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Economic & Political Weekly


the best-performing districts in each of these states and two districts each in Himachal Pradesh, Kerala and Tamil Nadu for the purpose of comparison.

Appendix III of the report indicates that the survey was conducted in the 3,360 villages by trained investigators using a well-designed sampling framework. The estimates for under-nutrition rates at the district level were arrived at by using sampling inflation factors (sampling probability weights) and are therefore representative of the population covered. At the individual level, the survey measured height, weight and midupper arm circumference (MUAC) of 1.09 lakh children below the age of fi ve, constituting about 20% of the children in the age group in 2011. At the household level, information on the childcare practices followed was provided by about 74,000 mothers and the basic socioeconomic features of each household, including sanitation and income status, were collected. At the village level, data on the services provided by anganwadis was gathered. The report says that “recording mother’s voices” was an important and distinctive feature of the survey. But it is probably the focus on the quality of anganwadi services and the perceptions of anganwadi workers that really sets it apart.

Summary of Findings

What follows is a summary of the survey’s fi ndings.

  • There are higher rates of stunting (58.8%) compared to underweight rates (42.3%), but far lower rates (of about 11%) for malnutrition assessed using weight for height measures (wasting rates) or MUAC.
  • Undernourishment rates vary with age, increasing most sharply for stunting (but only up to the age of three and then a marginal but gradual decline) and moderately for underweight, while they decline for wasting. Female children tend to lose out on the initial advantage in nutritional status, but this varies with indicators.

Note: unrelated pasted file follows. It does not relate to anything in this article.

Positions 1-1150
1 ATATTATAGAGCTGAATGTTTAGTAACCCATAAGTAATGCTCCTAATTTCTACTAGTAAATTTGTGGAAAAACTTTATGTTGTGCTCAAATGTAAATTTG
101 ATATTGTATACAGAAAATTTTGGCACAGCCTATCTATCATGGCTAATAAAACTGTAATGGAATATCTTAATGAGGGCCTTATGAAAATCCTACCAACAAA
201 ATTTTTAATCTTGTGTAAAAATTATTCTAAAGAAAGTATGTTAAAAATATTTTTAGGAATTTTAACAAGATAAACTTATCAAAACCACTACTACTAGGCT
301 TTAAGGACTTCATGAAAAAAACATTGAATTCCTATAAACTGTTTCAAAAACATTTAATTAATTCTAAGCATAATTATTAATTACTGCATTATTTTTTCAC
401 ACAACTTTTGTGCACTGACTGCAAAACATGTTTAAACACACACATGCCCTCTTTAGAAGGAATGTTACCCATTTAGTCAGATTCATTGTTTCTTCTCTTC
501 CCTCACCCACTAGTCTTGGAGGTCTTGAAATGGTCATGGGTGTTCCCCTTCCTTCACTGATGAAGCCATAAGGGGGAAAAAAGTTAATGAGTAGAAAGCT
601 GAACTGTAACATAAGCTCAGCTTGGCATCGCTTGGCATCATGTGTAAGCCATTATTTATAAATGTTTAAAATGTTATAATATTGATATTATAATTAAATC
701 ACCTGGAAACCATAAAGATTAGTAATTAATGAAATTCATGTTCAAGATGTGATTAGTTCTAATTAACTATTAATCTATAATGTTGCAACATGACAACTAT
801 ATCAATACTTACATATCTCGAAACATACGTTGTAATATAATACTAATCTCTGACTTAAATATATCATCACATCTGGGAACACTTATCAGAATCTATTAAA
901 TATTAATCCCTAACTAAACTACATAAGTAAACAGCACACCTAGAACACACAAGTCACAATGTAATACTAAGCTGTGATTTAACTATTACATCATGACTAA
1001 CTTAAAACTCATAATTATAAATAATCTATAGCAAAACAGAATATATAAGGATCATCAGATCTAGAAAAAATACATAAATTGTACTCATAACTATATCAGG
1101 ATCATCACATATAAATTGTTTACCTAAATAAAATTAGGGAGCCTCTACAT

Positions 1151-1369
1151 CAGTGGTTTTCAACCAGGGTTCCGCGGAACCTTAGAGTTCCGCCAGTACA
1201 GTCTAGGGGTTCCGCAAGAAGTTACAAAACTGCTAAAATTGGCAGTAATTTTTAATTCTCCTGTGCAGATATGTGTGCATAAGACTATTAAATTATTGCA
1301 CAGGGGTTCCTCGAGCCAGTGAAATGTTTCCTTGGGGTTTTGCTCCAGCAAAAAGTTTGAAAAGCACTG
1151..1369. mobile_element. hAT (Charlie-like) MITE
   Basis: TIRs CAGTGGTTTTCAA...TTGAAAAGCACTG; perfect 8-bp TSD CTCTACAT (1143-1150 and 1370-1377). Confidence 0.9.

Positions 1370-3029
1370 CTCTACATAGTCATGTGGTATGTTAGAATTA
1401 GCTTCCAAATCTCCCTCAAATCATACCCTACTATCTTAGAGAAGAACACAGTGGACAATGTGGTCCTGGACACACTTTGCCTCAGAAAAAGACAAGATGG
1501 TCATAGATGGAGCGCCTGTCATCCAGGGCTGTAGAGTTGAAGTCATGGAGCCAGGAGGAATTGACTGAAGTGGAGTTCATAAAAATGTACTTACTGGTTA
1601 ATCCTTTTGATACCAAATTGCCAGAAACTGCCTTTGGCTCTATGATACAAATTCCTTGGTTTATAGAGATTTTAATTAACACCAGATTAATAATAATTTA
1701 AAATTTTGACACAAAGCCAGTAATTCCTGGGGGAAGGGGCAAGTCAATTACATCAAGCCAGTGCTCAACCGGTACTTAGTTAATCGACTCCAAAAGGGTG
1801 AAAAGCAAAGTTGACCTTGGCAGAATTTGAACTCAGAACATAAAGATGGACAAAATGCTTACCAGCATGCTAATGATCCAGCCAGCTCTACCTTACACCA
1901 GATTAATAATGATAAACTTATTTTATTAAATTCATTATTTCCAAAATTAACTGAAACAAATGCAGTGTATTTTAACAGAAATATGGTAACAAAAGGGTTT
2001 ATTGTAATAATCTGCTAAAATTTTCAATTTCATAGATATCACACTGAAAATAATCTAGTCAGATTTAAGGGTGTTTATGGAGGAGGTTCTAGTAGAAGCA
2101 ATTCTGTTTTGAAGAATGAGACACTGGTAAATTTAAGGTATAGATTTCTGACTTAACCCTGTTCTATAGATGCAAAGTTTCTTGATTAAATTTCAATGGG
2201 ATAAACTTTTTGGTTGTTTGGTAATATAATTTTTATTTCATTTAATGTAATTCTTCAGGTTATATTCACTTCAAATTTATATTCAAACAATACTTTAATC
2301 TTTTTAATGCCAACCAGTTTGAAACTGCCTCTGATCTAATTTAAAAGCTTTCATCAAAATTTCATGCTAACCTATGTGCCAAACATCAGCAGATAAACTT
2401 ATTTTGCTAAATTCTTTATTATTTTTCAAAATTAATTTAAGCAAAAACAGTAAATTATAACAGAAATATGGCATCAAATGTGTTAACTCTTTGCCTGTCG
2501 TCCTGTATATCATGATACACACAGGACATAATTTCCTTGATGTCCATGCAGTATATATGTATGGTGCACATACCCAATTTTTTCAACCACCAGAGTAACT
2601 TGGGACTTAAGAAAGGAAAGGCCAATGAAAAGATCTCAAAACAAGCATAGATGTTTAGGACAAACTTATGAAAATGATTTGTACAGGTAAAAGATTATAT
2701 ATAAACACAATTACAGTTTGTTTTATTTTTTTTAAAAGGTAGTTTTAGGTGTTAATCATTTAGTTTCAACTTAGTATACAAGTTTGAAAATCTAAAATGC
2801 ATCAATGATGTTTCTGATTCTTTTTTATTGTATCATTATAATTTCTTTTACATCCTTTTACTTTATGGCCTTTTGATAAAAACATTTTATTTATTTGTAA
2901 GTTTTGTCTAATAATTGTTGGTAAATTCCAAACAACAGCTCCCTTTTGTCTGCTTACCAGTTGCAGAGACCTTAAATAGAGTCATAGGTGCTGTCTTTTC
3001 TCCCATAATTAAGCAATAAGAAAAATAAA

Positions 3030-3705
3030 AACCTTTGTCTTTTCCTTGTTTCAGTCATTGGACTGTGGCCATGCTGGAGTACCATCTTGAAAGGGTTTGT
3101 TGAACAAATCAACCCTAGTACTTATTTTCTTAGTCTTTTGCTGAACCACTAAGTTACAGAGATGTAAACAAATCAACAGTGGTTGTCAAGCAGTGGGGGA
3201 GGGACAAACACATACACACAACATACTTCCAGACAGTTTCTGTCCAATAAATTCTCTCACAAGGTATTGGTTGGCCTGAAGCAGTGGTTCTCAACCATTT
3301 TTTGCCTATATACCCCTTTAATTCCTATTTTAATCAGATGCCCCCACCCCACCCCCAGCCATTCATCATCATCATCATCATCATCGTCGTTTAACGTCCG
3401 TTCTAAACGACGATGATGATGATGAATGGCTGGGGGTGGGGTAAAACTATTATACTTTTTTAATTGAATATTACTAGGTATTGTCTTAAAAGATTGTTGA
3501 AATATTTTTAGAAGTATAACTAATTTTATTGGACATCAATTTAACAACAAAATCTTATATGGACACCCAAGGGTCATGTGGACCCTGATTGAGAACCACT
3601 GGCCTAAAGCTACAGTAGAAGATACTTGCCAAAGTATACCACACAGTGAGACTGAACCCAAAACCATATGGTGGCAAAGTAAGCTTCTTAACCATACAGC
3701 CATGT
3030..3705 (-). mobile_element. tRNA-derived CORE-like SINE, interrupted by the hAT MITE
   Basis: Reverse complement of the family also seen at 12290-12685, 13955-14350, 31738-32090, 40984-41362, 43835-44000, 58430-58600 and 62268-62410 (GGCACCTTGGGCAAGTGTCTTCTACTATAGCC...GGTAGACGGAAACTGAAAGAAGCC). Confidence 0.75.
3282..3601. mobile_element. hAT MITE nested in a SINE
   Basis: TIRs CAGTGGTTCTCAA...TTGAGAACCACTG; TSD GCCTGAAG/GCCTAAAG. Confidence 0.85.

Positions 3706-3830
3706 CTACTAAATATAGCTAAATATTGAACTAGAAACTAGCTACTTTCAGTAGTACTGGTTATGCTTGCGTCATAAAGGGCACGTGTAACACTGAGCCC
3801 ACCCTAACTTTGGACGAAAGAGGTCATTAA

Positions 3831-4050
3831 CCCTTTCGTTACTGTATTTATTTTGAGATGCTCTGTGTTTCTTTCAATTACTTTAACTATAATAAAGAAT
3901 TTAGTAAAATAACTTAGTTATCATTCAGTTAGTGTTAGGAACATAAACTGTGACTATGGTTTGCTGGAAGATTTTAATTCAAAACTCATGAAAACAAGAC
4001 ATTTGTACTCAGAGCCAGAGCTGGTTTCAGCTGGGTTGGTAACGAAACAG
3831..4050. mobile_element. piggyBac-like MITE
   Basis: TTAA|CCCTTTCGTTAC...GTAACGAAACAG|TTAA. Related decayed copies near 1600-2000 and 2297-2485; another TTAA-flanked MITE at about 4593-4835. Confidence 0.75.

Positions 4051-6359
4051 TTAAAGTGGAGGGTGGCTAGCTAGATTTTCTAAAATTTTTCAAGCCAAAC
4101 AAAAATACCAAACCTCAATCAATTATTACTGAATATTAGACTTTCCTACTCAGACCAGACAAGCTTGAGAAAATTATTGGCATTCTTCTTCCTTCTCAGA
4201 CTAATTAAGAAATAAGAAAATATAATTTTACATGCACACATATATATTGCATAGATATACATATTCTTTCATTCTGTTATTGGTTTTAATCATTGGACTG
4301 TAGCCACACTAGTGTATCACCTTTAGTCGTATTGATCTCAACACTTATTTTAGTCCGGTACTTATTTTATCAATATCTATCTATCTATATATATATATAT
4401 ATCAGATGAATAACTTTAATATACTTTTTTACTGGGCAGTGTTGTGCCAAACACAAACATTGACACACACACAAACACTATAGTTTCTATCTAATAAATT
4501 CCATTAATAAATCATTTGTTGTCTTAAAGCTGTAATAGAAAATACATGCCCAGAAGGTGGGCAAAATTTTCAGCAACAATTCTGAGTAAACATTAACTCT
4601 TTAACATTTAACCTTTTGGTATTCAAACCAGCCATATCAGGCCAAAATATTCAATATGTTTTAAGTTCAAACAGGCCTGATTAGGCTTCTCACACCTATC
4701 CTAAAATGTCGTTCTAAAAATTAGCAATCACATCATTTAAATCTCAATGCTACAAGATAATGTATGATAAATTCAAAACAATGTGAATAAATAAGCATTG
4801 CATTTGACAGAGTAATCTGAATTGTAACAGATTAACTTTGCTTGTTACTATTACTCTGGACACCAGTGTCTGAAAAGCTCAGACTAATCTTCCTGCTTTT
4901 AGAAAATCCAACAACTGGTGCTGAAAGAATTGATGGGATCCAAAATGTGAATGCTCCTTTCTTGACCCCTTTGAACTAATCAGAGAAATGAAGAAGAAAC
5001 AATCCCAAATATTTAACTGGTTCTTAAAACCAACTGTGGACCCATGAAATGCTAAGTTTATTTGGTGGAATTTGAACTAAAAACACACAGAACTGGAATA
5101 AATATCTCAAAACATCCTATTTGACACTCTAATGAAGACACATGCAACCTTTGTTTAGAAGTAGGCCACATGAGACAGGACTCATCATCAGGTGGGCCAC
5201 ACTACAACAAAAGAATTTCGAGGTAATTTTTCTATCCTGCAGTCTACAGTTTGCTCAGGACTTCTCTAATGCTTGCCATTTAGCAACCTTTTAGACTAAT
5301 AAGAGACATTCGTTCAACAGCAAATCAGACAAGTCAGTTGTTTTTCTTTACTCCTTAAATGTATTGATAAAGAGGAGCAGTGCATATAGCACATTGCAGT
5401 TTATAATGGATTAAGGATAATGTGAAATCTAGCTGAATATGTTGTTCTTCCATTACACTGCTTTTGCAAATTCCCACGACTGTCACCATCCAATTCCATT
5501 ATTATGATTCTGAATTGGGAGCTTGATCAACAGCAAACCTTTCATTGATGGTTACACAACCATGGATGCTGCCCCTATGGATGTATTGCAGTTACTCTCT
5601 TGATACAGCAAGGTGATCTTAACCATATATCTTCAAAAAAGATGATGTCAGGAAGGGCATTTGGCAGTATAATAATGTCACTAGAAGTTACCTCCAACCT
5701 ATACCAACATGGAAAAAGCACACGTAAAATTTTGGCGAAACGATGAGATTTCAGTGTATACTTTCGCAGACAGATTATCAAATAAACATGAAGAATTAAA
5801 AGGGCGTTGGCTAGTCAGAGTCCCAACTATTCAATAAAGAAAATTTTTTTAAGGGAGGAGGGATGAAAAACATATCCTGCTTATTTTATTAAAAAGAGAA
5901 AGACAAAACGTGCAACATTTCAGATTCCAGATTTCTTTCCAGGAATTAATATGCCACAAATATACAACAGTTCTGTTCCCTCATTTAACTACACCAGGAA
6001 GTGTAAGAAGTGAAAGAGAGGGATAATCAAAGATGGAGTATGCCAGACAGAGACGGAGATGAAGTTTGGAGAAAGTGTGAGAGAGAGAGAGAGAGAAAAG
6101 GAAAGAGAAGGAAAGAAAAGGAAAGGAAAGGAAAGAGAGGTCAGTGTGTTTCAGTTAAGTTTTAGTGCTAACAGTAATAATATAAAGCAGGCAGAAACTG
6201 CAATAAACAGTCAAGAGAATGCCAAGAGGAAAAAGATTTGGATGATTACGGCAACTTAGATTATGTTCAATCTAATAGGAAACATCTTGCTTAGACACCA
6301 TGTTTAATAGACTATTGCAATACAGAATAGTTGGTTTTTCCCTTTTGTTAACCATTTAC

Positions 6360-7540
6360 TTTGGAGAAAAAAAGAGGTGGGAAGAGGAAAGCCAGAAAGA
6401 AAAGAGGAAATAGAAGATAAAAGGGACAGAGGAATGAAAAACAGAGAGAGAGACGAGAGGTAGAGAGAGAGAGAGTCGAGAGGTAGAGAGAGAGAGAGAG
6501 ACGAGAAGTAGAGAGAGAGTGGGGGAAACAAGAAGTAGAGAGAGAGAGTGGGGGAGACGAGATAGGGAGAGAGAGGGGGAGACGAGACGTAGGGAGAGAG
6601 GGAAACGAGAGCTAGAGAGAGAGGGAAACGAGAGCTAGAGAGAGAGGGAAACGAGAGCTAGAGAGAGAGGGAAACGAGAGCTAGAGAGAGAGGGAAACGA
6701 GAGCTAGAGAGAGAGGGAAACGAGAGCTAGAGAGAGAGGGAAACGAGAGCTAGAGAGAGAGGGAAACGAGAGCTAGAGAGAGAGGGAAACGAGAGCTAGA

• Lower nutritional outcomes for children exposed to unhygienic living conditions and among children in families with poor childcare practices, particularly in breastfeeding, in the early stages
  • of infancy. This is seen more in lowincome households with mothers who are less educated.

  • There is a substantial gap between the FD and the best districts (BD hereafter) in the same state and a still larger gap with the districts in the better-performing states in some but not all indicators.
  • Wasting rates are rather high in the BD, which also seem to increase with age, unlike in the FD.
  • Village-level infrastructure facilities and services do not seem to signifi cantly influence the variations in levels of u ndernourishment.
  • All the households surveyed had soap, but did not use it effectively, even in the BD.
  • About 94% of the mothers covered in the survey had not heard the word malnutrition in their local language, while 62% of these mothers indicated that they had the decision-making power r egarding their child’s welfare.
  • Many mothers in the FD did not prefer to use traditional methods for treating their children if they fell ill even though they followed traditional care practices, particularly in breastfeeding.
  • Anganwadi centres are widespread and well used, primarily for immunisation, and to some extent, for food.
  • Anganwadi workers (AWW) had similar levels of education (80% had studied at least up to the eighth grade) in all the districts.